Cycle Works owner, Kris Sonderup while working as a salesman at The Athlete's Foot. I sold Kris a pair of running shoes, and, in the course of our conversation that day, Kris invited me into his shop to test ride a couple of his mountain bikes, as I was interested in trading in my '87 Schwinn LeTour for something with a little fatter tires.
It wasn't more than two weeks later, and I was test riding Trek mountain bikes with Kris at the corner of 27th and Vine, in the waning days of the original Cycle Works location, in a converted car wash building on a corner across from its current location. Since I was still a senior in high school, I couldn't afford to pay the entire $400 + tax price of the Trek 850 I bought up-front, so I put it on layaway and began dreaming of the adventures I'd have with it. I imagined riding up and down steep hills, piles of snow, and just going out and seeing what's out there... regardless of whether there's a trail or not.
What I didn't understand at the time were the true capabilities of the mountain bike as a vehicle with which to travel vast distances. When I finally got my new Trek out of layaway and began riding in earnest, I soon realized I was no longer confined to a 'local' riding setting. The world was truly mine to conquor. And once Niterider began pumping out awesome lights, I was no longer constrained by the light of day either, making it possible to travel just about anywhere I wanted on my bike, anytime I wanted to go.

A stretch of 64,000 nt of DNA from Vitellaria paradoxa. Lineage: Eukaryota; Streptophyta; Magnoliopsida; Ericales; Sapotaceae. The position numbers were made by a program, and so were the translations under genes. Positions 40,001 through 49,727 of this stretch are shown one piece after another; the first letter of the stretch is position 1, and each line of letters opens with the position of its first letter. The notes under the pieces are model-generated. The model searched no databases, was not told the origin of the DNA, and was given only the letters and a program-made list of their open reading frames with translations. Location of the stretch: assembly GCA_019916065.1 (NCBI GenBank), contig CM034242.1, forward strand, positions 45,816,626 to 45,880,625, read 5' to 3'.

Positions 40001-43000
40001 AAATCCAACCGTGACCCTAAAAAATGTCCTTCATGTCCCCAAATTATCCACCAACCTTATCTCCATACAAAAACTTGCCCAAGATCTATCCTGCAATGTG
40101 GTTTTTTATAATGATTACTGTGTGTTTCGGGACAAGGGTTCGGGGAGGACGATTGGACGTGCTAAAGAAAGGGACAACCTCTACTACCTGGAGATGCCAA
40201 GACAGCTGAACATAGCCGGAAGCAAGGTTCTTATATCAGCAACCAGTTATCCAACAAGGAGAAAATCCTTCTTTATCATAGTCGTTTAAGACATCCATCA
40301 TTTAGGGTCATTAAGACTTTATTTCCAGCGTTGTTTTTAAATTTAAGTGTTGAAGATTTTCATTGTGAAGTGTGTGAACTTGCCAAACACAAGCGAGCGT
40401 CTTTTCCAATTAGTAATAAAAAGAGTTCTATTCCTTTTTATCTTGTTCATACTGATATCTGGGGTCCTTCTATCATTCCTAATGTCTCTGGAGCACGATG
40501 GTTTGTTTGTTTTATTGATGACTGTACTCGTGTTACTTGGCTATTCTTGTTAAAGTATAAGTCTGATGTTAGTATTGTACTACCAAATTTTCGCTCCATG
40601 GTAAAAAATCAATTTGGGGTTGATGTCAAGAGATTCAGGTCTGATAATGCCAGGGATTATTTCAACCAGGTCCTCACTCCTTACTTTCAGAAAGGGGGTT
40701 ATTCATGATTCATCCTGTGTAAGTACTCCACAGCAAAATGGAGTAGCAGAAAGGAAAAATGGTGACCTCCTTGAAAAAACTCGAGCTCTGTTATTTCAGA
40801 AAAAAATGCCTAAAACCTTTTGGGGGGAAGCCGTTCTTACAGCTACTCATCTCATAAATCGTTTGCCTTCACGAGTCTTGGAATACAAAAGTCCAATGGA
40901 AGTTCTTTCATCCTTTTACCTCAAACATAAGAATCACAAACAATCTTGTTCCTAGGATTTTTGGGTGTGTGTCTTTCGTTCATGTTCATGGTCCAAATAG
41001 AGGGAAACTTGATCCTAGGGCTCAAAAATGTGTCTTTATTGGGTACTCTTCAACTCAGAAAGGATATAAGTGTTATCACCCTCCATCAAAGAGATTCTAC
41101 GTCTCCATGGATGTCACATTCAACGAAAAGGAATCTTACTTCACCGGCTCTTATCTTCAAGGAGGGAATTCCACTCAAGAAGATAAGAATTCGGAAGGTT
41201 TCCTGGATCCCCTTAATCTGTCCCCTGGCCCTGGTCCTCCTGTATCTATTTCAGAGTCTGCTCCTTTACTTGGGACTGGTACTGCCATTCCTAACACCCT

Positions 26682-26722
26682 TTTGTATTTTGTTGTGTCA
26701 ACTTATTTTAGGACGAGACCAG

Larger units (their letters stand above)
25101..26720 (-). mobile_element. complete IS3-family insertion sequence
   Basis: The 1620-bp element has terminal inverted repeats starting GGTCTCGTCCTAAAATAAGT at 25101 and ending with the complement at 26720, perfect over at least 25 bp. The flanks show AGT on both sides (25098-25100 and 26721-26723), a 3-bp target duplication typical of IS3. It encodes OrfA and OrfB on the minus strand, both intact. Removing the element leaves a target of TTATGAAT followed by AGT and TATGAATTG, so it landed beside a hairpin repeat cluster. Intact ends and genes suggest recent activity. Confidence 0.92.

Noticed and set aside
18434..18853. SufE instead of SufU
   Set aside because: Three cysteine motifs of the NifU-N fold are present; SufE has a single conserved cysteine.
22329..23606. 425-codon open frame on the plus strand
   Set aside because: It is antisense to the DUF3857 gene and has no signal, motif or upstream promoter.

And in the nearly 22 years since I bought that first Trek 850, I've been fortunate to have traveled to incredible places -- Arizona, California, Colorado, Iowa, Kansas, Minnesota, Missouri, Montana, Oregon, South Dakota, Utah, Washington, Wyoming and more -- simply to ride and/or race my bicycle. I've spent the night on my bike (multiple times), acquired 34 screws and four plates in my body courtesy of lunacy on my bike, and wouldn't trade a single thing for the experience.
So what's that have to do with fatbikes?
|The next chapter of fat-tire adventure has arrived...|
To wit, yesterday, just messing around over on the Nebraska Wesleyan campus, I rode up to a set of five concrete steps at about 12mph and simply pedaled up them without slowing down. Whoa... That was cool. Other than barely clipping a crankarm on the top step, it was silent and smooth. I'd never try that on a 26" or 29" mountain bike.
|Even without a tapered steerer, that's still a beefy front end!|
When I built the bike, I set the rims/tires up tubeless right away. I pulled the tubes out when I trued the wheels and used Gorilla Tape to seal the rims up. I'm running my signature "getto blend" sealant, which has been perfect for cold weather running because it's specifically blended to stay liquid at sub-freezing temperatures. The tires sealed up without unusual drama and have been holding air reliably despite my shenanigans. I've been running between five and 12psi, depending on what I'm riding. Fatbikes like low pressure. 12psi is a LOT...
|The layout is just like a mountain bike, only bigger. Hub spacing is 135mm front, 170mm rear -- appropriate for the job.|
|You can see the 10mm shorter-than-stock, 100mm stem, the trimmed-for-GripShift WTB Trail grips, and the upgraded Avid BB7 brakeset I'm running, as well as the Jandd frame bag -- a relatively standard item for me.|
|The Salsa Bend 3 handlebar features a wrist friendly 17-degree sweep. SRAM GripShift shifters work well with Bar Mitts or other "pogie" style handlebar-mounted hand covers.|
As you might imagine, this is the bike I plan to be riding most this winter, and so far, that's borne out to be true. It's a fantastic partner for cold weather exploring and I feel like I may just be scratching the surface on a whole new type of riding that really appeals to me.
I'll keep you posted on how it's going...